At the top of the world, intense summer cyclones have been raging in recent years, eating up sea ice and helping push the North Pole closer to ice-free summers.

In fact, a week-long cyclone just concluded, which Matthew Asplin, a PhD student at the University of Manitoba, monitored closely from Winnipeg. Asplin thirsts after severe weather in all its forms but finds special meaning in watching the Arctic.

“The polar regions are where we expect (and are seeing) the first signs of climate change,” he said.

And one of the changes might be summer cyclones, which appear to be getting more intense in recent years. Winter cyclones in the Arctic have historically been more intense than the summer ones.

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Asplin and other scientists monitored the cyclone carefully last week since a rather large low pressure system has parked itself over the Arctic since May (see image at right), producing a very stormy melt season. As the cyclone raged, pressures reached 975 millibars, equal to that of Atlantic or Pacific storms. The storm must have produced some pretty rough waves in the ice-free waters of the Beaufort sea.

The cyclone was too short-lived to melt much sea ice, Asplin said. In general, cyclones can generate huge waves in open water that wash over ice to accelerate melting. The winds can cause the ice to move and deform.

The effect on sea-ice were visible during the Great Arctic Cyclone of 2012.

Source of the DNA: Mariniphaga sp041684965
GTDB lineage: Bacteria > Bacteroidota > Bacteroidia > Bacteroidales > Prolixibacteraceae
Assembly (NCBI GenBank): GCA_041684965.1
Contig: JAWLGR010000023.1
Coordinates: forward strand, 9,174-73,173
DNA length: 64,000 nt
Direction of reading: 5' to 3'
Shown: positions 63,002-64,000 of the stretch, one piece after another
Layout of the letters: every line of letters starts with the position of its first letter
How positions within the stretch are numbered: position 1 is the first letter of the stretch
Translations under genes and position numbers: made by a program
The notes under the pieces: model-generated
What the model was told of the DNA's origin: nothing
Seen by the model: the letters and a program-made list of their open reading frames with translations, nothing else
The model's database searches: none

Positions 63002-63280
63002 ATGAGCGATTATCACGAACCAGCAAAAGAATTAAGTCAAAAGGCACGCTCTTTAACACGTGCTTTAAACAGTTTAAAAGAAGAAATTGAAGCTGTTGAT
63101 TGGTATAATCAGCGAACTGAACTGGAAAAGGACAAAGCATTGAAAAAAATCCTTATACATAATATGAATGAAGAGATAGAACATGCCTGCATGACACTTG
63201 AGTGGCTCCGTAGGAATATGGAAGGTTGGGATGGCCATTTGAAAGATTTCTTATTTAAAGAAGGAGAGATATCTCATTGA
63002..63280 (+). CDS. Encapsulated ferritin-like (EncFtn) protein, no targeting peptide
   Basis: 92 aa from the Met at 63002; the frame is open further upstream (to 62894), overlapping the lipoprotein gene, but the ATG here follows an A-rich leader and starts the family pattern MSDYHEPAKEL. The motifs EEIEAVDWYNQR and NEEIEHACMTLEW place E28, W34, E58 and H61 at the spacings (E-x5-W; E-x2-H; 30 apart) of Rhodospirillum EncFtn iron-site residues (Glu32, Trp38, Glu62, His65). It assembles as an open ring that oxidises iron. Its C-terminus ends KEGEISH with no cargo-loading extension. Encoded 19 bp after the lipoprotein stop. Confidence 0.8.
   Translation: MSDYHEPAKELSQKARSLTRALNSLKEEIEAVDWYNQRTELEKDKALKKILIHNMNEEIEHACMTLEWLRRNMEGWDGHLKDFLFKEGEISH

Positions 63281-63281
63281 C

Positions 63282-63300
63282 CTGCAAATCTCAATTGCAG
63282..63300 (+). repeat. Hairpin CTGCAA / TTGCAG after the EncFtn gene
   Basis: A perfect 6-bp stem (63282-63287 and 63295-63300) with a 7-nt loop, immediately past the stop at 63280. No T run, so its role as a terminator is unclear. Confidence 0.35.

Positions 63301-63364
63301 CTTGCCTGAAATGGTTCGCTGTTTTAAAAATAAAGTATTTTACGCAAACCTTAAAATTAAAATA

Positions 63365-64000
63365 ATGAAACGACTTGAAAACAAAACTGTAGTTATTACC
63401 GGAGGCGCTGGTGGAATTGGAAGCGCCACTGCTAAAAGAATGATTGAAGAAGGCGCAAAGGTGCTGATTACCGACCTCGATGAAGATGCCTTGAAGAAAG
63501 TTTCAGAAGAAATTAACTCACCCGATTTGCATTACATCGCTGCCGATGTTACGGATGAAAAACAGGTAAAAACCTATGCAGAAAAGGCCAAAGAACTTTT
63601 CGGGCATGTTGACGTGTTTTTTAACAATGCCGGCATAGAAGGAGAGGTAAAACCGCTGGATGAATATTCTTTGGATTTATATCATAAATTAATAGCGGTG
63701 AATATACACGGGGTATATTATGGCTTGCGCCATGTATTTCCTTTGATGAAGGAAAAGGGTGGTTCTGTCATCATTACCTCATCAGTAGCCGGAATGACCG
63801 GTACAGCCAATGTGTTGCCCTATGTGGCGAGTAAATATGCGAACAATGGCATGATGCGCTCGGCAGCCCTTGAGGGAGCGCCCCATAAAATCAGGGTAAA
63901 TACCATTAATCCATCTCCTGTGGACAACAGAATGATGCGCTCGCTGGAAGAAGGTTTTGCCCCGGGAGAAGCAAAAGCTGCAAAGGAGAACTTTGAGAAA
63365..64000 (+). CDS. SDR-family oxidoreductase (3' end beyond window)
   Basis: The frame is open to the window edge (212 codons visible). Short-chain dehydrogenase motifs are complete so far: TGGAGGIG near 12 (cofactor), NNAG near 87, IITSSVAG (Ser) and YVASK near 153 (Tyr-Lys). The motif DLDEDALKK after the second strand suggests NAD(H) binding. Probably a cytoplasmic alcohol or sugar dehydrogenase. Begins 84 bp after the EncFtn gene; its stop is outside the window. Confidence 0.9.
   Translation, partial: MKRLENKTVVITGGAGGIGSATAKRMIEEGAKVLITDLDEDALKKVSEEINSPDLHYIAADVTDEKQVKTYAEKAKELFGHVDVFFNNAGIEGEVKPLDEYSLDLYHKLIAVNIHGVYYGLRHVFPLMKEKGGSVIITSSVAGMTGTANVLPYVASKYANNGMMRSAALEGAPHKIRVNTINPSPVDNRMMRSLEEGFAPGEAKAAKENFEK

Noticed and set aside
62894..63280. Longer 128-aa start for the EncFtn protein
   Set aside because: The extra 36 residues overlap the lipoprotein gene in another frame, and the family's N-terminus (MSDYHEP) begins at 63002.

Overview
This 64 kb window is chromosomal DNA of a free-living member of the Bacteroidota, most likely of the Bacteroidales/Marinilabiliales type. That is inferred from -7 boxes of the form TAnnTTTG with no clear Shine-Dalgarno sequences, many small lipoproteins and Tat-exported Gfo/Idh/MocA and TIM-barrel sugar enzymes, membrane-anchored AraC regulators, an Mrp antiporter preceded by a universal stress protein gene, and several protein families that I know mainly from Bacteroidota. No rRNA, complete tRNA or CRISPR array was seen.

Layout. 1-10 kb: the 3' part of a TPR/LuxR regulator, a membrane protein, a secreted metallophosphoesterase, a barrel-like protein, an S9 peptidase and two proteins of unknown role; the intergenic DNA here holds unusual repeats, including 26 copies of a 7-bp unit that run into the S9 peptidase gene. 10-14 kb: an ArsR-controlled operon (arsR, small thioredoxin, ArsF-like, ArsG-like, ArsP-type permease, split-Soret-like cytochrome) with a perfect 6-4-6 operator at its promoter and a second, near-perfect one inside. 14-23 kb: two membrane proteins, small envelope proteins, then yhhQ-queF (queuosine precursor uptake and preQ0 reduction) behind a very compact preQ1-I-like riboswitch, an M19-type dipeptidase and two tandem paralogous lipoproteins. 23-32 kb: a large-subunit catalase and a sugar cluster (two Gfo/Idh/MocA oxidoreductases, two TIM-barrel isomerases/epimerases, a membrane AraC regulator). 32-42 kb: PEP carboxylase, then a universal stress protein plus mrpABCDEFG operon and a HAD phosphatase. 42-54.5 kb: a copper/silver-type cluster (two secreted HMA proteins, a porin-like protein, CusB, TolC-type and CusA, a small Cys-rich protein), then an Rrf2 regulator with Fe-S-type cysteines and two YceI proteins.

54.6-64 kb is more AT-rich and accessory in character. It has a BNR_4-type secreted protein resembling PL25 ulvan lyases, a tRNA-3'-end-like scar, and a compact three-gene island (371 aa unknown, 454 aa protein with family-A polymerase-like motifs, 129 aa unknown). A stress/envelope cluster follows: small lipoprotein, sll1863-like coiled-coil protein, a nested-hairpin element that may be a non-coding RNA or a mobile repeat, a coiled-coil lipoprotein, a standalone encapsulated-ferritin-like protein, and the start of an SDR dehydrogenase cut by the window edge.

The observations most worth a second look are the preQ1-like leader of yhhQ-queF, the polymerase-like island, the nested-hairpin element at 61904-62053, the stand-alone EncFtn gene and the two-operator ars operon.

The Great Cyclone was the largest and deepest ever recorded in the Arctic. Atmospheric pressures reached a minimum of 975 millibars, and winds reached speeds rarely seen in August. The storm raged for almost two weeks.

All this happened in a year the sea ice reached a record minimum level on August 26. The ice cover in the Arctic last summer was 18 percent below the previous record from 2007.

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Scientists wanted to figure out how much of a role the Great Cyclone, which began August 6, played in the loss of sea ice.

Not very much, according to a study published in Geophysical Research Letters in February. The Great Cyclone reduced sea ice by 58,000 square miles — the size of Bangladesh — but this was still only 4 percent of the typical ice cover. Even without the cyclone, 2012 would have set the record for minimum sea ice.

There is some evidence that more intense and frequent cyclones may be the new norm for the Arctic summer.

Scientists also do not know yet if climate change, which has affected many atmospheric processes in the Arctic, has anything to do with the weather.

So, they continue to study cyclones with special interest. This entire season from May onwards has been interesting because of the intense low pressures, Asplin said.

“It’s been very stormy,” he added.

Images: Cyclone over the Arctic in 2012. Credit: Jesse Allen and Robert Simmon/NASA Earth Observatory.

Sea level pressures over the Arctic. Between 1981 and 2010, high surface pressures have been the norm over the Arctic (left). In June 2013, intense low pressure has parked over the Arctic, producing stormy weather (right). Credit: Matthew Asplin.